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DS is similarly upset by doctor visits, and he's only gotten two shots. He was (not seriously) ill on and off all winter so he's been like 10 times in the last year! He freaks out as if he's being murdered for stuff like her looking into his ears or trying to measure his head. We actually have his next well visit on Tuesday, which includes his last shot, and I am already worried. I hope I can stay calm and centered through it all, because I suspect it's not going to be easy! I'm trying to prepare him by talking about it before hand ~he gets this worried look on his face and says "no" when I tell him about it. I tell him the shot is only a quick pinch and then over. I am also planning to let him choose a new matchbox car afterwards so he has something to look forward to. I also want to get a play doctor's kit to help work through those fears in play (I have heard that can really help).....but yeah I hear ya on the doctor visit trauma.

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#4 of 6 Old 04-22-2012, 03:07 PM
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I would bet it's the toddler concrete thinking.  Did you take his sock off right before the traumatic hangnail cutting incident?  (Even if you didn't, you put the sock on and it may have felt better on.  I often prefer to wear a sock when I have a cut on my foot.)  In his mind, the two events are probably connected - "taking the sock off is going to hurt me."  I think this type of thing goes away with time because with time they get more information and then learn that their first assessment was incorrect.  But for them the stakes are high to get it "right" because avoiding pain is a pretty compelling motive.


DD has a similar thing about bandaids.  If she gets a cut, and you suggest a band aid, she just flips and runs away screaming, "No bandaid, no bandaid!!!!"  I think she thinks that bandaids actually cause the pain that she feels from her injury.  (So, I just don't bother.  She's had some pretty gnarly cuts too but they all healed up fine.)


One thing that has helped DD with some of her injuries is I tell her a story about how I or her father or another grown up she likes, had once had a similar accident or injury, and how it got better.  It seems to really comfort her to know that other people get "owies" and get better.  Or a story of an animal with a hurt paw and how a little boy helped the animal, and the animal felt better.  Something pretty simple that could serve as a "mirror"... you know?


I wonder if you have a doll with a sock and a pair of nail clippers.  Maybe you can leave them around so he can play with them.


"Magic" also works, although it might depend on his language skills.  At this point I tend not to think of doing "magic" as lying because of the concrete thinking... more as metaphoric speech that operates on the same wavelength as toddler thoughts do.  I think that around 24mo the magic has to be really concrete and visible, probably glittery ointment and a rhyme, some handwaving, etc, but if you think he'd go for invisible magic socks the color of the rainbow, so much the better.....  :)  And I would bet it doesn't work right away, but after doing the magic for a few days he might feel much better.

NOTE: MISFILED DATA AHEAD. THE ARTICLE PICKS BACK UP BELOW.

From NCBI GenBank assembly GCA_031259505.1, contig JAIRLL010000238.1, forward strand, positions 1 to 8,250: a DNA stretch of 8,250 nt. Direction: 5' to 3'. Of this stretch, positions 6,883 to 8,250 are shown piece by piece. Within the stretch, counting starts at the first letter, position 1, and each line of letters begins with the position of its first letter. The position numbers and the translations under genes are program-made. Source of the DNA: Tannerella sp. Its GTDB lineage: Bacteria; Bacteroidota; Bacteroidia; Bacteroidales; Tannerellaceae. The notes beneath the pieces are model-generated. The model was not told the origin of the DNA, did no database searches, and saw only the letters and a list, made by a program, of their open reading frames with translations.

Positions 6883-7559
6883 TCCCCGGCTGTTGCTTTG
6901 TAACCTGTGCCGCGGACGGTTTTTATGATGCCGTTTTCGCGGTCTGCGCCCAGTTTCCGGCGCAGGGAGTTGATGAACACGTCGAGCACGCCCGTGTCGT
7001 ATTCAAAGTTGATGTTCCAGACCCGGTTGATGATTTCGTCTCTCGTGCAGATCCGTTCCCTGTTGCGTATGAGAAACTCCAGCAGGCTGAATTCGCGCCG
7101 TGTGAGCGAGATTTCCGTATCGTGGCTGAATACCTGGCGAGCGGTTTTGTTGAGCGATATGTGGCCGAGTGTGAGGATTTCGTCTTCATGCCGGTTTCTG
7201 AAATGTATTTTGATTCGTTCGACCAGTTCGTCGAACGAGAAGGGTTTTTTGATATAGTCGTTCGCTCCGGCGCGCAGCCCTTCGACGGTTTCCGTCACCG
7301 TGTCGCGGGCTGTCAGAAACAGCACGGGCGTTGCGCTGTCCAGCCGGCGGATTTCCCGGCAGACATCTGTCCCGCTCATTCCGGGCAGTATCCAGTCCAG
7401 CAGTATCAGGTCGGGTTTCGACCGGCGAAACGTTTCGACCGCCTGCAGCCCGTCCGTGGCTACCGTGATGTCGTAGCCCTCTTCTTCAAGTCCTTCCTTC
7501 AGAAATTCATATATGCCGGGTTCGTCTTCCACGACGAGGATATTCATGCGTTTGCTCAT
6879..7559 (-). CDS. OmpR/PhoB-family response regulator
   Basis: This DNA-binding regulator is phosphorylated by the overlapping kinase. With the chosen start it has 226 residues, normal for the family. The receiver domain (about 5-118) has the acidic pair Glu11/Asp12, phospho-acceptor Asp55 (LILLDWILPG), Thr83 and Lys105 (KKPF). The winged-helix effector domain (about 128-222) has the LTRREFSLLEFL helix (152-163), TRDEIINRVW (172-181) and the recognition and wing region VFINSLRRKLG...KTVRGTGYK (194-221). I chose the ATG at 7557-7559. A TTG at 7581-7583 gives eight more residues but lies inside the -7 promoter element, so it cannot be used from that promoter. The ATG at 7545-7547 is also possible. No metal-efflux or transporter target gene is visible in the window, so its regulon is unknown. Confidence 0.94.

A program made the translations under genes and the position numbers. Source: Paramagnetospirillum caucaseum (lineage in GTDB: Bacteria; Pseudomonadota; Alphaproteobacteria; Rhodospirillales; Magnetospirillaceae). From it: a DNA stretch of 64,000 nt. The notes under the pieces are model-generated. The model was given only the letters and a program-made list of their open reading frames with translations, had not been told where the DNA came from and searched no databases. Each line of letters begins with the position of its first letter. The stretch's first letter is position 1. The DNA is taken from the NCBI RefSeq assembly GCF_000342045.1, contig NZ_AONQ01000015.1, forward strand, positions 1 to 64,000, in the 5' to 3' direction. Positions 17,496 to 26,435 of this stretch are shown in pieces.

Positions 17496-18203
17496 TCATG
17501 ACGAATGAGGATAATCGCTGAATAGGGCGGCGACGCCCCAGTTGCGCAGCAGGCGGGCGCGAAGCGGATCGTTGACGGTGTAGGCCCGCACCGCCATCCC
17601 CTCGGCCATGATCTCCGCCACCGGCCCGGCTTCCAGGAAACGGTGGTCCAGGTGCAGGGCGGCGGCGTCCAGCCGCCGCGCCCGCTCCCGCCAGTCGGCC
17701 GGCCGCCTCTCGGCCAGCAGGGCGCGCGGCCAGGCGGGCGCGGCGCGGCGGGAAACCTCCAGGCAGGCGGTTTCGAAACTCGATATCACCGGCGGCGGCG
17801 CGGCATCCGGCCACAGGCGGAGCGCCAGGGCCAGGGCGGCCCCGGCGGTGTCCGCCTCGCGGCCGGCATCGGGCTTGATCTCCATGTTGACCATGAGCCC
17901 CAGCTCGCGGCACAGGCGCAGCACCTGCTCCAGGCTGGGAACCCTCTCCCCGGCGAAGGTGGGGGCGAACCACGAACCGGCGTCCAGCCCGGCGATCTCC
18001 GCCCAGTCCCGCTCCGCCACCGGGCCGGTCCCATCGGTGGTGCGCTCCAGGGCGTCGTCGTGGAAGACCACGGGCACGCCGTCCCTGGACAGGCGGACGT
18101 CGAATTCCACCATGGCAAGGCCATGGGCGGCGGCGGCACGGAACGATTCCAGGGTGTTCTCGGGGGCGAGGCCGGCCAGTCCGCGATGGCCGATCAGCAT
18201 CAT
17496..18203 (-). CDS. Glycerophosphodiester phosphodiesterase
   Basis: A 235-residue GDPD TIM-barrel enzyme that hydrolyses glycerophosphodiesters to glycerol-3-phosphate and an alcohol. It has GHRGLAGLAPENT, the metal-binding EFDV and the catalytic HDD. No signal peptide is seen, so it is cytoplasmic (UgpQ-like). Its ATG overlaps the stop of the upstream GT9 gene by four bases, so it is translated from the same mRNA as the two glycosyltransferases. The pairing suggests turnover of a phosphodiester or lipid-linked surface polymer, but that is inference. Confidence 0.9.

DD1 6/2009 DD2 5/1/2013-5/5/2013 (HIE) DS 3/2014
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#5 of 6 Old 04-23-2012, 11:52 PM
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We had something similar happen with our 19-month old scraping his knee - he tripped at the park and really scraped it up, lots of blood, and it didn't heal right away.  We put bacitracin and bandaids on it for almost a week, and for the next six weeks or so he was constantly touching his knee and saying "knee" and sometimes "ow?" as if he wasn't sure, especially when he was on the potty (I imagine since that's when we would usually change the bandaid).  It's been almost 2 months, and he still occasionally will pull out "knee ow!" or "knee hurt" when he's in the middle of a meltdown at bedtime - he runs through his entire repertoire of memories, from singing us the alphabet song to naming every person/dog he knows to counting to asking to potty to asking for a he also tosses in "knee!  knee!" with a desperate look.  I think yes, he was somewhat traumatized by it, and yes it hurt, but that it also will fade away - if he's able to manipulate it so well and see its usefulness, even as a sympathy ploy, he's got enough distance that it's not going to haunt him permanently. =)

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#6 of 6 Old 04-27-2012, 04:12 PM
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Sorry in a rush and didn't have time to read all the responses. Let him clip your toenail with fake clippers and yell noooo in a playful manner and run away. Eventually let him do it and then DEMAND a bandaid. If you are doing it right he'll be giggling. It is a power thing. Let him have it. Be vulnerable and play act like you are afraid. He has discovered his vulnerability and would be comforted by finding it in someone else. Find the right balance so he isn't frightened of your emotion but be just convincing enough to trigger a bit of his. Then talk about it. Talk a lot. It sounds like he needs to process it.

If something upsets my daughter this is how we do it. I got the idea from Playful Parenting.

SAHM to DD born 12/09